Best of 2010


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Links to Amazon

Top Ten Blu-ray Releases

1. Apocalypse Now (Francis Coppola, 1979) LionsGate (“Full Disclosure”); Region-A

2. Seven Samurai (Akira Kurosawa, 1954) Criterion; Region-A.

3. Toy Story 3 (Lee Unkrich, 2010) Disney; Region-All.

4. Downton Abbey (Julian Fellowes, 2010); Universal International; Region-All.

5. Deadwood (Created by David Milch, 2004-06); HBO; Region-All.

6. The Red Shoes (Michael Powell & Emeric Pressburger, 1948) Criterion; Region-A.

7. The Sound of Music (Robert Wise, 1965) Fox; Region-All.

  1. 8.Metropolis 2010 Restoration (Fritz Lang, 1927) Masters of Cinema; Region-B. **

  2. 9.The Magician (Ingmar Bergman, 1958) Criterion; Region-A.

  3. 10.Mulholland Dr. (David Lynch, 2001) Optimum/Studio Canal; Region-B. **

A note about Region coding:

Region-A discs are coded to play in North America, China, Korea and Japan; Region-B are coded to play in Europe. Region-All discs are coded to play in any Blyu-ray player.  Therefore, Region-B discs can be played only on a player so designated (made in Europe typically) or one that has been modified to play all regions.  Likewise, if you have a European player, it cannot play Region-A discs unless so modified.  Players made in North America can play “Region-All” or Region-A discs.  It doesn’t matter where you purchase the disc, only how it is coded and what player you play it in.


2010 was the year that Blu-ray came into its own, as evidenced by the dramatic  increase in classic and silent films to appear in the format.  While Internet streaming seems poised to wipe hard copies off the map, we BR collectors continue to enjoy the best of the best: image, sound, features.  (If only they had cases to match.)  Several of my most desired titles made their appearance in 2010 and four of those are on my list in outstanding transfers.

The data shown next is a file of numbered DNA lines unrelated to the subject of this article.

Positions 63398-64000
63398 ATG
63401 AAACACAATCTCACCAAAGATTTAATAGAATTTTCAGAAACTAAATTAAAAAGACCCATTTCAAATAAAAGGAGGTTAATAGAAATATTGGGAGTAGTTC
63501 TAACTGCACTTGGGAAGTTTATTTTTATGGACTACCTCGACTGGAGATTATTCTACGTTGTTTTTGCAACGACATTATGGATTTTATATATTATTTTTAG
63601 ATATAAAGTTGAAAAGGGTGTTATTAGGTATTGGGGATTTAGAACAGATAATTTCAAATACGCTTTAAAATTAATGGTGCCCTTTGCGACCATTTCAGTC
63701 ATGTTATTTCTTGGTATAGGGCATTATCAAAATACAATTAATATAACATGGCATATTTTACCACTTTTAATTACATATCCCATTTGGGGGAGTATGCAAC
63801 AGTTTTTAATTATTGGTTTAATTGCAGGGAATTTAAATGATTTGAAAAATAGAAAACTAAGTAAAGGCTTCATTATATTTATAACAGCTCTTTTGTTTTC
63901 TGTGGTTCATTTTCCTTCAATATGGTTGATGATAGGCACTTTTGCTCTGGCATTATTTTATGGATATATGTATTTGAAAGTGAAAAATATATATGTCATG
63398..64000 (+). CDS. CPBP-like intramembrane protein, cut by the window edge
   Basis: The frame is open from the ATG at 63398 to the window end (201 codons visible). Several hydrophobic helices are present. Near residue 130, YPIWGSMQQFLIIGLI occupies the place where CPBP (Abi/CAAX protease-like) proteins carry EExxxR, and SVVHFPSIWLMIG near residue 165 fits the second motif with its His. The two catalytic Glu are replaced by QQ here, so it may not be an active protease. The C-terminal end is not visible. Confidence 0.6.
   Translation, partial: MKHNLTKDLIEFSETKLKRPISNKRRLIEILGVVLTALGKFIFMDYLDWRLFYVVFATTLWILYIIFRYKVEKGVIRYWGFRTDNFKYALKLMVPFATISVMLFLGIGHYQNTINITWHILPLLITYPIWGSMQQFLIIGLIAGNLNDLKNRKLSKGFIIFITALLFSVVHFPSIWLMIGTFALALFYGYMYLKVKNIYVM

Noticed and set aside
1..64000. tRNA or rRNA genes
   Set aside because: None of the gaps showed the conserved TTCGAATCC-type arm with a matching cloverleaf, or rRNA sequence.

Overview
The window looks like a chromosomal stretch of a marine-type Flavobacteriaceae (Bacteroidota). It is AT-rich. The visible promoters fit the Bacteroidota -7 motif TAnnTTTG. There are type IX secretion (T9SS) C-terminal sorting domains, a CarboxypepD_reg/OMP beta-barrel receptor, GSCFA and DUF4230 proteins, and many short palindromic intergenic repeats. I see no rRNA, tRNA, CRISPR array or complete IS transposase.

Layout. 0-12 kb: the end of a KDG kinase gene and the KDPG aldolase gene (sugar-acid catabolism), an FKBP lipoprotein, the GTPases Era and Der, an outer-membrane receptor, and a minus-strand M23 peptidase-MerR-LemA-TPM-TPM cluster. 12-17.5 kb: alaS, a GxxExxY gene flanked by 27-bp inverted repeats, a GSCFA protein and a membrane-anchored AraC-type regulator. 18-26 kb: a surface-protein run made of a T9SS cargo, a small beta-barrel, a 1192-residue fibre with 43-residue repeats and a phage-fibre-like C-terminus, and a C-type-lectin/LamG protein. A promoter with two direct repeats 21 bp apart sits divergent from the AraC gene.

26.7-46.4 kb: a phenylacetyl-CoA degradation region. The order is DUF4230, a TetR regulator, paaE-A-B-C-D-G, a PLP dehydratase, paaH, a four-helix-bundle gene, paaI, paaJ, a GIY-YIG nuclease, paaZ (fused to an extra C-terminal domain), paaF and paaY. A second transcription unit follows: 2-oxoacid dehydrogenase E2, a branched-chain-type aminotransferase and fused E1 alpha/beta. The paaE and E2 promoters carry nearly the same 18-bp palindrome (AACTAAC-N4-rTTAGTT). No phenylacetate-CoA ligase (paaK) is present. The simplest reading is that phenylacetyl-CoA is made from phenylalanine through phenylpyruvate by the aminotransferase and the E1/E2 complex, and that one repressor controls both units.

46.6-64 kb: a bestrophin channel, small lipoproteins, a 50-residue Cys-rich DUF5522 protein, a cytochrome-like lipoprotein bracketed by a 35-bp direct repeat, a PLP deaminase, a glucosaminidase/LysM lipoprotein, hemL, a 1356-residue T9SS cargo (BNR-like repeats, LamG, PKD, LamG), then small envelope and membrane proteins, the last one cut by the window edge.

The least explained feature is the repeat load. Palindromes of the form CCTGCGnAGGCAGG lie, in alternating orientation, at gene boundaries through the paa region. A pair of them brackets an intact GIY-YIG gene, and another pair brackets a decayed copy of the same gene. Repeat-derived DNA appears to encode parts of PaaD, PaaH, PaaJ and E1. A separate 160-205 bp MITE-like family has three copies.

The titles that make my Top Ten List score high marks in most every category - but also have that extra something: a charisma that charms, seduces, astonishes.  In this, Apocalypse Now takes pride of place.  It’s a transfer in image and sound that brings back the emotional memory when I first saw it in its opening week.  Likewise for The Red Shoes, which I saw it in a nitrate print some 20 years ago: the ballet portion of is amazing on many levels, and my preferred demo piece as well.  The Criterion transfer needs no apologies.

Toy Story 3 was, to just about everyone’s surprise, the best of Pixar’s trilogy, and it looks and sounds sensational on Blu-ray.  Deadwood - all three seasons - is now available in high def looking and sounding as good as can be, and housed in a single clever box that takes less space than a single DVD season.  Neither of these titles nor Criterion’s Seven Samurai need further comment to recomend them.

If you’ve a fondness for British Upstairs Downstairs settings, then you won’t want to miss  Julian Fellowes’ Downton Abbey with a huge cast of English regulars including Hugh Bonneville, Jim Carter, Penelope Wilton, Brendan Coyle and, let’s see, someone named Maggie Smith, and an American, Elizabeth McGovern. Fellowes wrote Gosford Park, by the way, and Downton Abbey feels very much its natural extension into a TV series.  The present Blu-ray does the first season proud: wardrobe, lighting, locations: jaws will drop, mouths will water.  As for fidelity to period and depth of the play, think Downton Abbey and Mad Men - and leave it at that.

Mulholland Drive, the best movie from 2001 and the most fascinating,  gets a solid, uncensored high definition transfer by Studio Canal.  Naomi Watts is astonishing as two characters in the same person.  Far more sophisticated than a straightforward multiple personality story, Mulholland Drive is David Lynch’s most absorbing essay to date about consciousness, dreams, desire and murder.